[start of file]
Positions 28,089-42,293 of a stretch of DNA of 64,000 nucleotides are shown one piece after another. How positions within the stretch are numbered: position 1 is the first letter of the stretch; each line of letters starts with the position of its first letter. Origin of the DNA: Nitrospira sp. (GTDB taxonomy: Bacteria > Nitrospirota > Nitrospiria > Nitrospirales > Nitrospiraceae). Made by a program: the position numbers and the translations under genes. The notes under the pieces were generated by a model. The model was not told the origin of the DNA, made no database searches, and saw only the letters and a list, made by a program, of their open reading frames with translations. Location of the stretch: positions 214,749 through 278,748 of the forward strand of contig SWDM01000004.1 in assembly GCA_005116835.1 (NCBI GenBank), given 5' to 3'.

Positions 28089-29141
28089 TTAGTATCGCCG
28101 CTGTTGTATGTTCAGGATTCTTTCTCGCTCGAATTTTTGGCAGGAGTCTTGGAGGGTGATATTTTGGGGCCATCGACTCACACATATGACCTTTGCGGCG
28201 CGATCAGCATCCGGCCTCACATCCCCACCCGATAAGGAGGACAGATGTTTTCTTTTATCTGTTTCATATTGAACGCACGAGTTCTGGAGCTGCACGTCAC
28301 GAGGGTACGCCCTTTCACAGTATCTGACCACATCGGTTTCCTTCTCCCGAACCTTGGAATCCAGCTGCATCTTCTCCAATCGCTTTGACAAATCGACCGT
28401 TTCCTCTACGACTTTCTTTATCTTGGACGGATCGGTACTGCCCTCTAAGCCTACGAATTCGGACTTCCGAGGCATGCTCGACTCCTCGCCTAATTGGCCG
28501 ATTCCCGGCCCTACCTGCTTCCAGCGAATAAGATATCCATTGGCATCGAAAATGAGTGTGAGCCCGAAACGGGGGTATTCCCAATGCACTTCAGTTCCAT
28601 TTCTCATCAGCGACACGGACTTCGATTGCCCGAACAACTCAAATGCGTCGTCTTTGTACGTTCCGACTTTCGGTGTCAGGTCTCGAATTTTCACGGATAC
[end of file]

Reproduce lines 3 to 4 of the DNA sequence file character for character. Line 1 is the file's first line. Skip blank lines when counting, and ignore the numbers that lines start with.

28089 TTAGTATCGCCG
28101 CTGTTGTATGTTCAGGATTCTTTCTCGCTCGAATTTTTGGCAGGAGTCTTGGAGGGTGATATTTTGGGGCCATCGACTCACACATATGACCTTTGCGGCG